Before calling, I pop the case to see that everything looks OK (this is done with power OFF, by the way, and with a good grounding strap), and I noticed that the cable connecting drive 0 to the controller has come off the connector. Not just worked a little lose, mind you, but completely and totally off. No wonder the array was degraded and the controller reported a drive missing. I reconnected the cable (which doesn't fit exactly the way I want, and I'll mention that in my call to Dell, because I can kinda see why the connector popped off in the first place), power on the server, and get back into the controller BIOS. Drive shows, but it's showing Foreign (again, not a huge surprise), so I make one of the other unallocated drives in the unit (long story, don't ask) a global hotspare, and the array starts rebuilding immediately.

When I got the Dell support rep on the phone, which didn't take very long, his initial thought was that the drive was bad and he was ready to courier it to me to meet the 4-hour on-site warranty that I got with the box, but after I explained the situation, we went through and got the drive back to a working state, and it seems to be in good shape, save for the concerns I have about the cable pressure. But I asked him about my real concern, which was that the controller alarm didn't sound when the array failed. He reviewed the docs on the controller, and dropped this little tidbit of info on me:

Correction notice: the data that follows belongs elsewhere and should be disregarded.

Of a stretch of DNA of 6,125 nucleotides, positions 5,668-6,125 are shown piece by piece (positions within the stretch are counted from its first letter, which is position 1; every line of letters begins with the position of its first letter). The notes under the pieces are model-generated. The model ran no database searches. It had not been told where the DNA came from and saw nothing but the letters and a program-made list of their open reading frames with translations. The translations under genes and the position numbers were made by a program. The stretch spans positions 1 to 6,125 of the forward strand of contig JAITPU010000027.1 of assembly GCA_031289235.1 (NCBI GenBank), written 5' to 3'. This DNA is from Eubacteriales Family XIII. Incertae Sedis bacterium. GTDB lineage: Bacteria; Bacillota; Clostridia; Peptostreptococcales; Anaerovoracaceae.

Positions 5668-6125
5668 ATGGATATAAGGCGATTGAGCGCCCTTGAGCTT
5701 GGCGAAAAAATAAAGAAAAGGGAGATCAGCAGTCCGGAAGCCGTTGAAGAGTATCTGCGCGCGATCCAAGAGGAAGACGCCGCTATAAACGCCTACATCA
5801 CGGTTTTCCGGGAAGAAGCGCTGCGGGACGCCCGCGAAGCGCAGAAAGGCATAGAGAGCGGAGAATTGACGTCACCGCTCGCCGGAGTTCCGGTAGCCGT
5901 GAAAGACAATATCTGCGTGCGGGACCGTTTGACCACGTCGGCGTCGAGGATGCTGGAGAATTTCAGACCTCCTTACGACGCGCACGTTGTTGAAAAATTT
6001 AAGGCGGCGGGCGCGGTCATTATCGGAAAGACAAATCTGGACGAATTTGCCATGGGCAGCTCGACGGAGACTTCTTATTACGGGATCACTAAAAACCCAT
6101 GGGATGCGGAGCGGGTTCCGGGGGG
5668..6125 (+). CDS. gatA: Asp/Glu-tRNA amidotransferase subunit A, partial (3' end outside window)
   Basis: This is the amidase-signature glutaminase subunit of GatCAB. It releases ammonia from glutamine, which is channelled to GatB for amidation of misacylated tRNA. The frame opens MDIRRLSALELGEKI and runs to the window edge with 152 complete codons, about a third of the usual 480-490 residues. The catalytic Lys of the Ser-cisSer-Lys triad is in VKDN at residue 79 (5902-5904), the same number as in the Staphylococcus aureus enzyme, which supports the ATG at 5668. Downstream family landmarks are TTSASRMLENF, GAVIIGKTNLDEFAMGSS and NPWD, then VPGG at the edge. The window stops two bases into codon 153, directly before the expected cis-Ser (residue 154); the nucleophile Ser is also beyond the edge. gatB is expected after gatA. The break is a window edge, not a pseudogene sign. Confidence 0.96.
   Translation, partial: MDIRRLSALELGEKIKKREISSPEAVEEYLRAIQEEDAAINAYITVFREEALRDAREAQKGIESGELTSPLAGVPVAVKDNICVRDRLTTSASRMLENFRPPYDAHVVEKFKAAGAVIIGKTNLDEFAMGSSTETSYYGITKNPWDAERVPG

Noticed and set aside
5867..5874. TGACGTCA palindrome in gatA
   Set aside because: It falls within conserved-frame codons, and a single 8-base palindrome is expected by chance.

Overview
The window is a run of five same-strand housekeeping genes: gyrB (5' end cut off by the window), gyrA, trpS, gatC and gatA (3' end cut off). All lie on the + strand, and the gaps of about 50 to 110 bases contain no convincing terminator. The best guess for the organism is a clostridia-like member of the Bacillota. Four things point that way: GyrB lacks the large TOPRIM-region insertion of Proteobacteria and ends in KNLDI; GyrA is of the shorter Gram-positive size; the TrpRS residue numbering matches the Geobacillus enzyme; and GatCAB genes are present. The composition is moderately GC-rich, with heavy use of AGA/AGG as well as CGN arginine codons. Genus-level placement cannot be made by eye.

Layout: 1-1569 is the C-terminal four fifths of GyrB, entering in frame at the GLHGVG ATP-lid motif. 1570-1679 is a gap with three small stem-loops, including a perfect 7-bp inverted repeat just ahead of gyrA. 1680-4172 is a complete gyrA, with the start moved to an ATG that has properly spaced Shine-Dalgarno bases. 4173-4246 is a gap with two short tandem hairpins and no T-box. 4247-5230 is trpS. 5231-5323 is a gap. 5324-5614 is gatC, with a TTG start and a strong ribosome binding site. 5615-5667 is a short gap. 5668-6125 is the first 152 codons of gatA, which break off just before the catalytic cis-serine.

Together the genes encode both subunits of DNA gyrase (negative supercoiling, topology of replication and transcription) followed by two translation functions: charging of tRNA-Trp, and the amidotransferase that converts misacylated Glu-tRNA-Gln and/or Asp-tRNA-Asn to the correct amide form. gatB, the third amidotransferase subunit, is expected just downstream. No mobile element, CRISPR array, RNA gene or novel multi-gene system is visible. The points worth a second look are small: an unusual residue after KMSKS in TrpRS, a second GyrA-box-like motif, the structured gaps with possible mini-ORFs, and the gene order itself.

The PERC5/i controller DOES NOT SUPPORT AN ALARM.

Excuse me? The PCI controller (which has exactly the same firmware, apparently) supports an audible alarm for when there's a hardware problem on the controller, but the on-board one does not? Could someone try to explain this to me in a way that makes ANY sense at all whatsoever?

My Dell reps are going to get a bit of an earful come Monday. Besides the lack of alarm support on the controller and the cable pressure, it's clear that the firmware for the on-board controller doesn't support a number of functions that the PCI version does, including, but not limited to, flashing the LED on the drives.

I know Dell has their ups and downs, and I've defended them most of the time that people insist on deriding the hardware or support lines, but this is just plain lunacy. And it wasn't anything that was obvious - the support rep had to dig through a number of docs to finally determine that the on-board controller has no alarm support.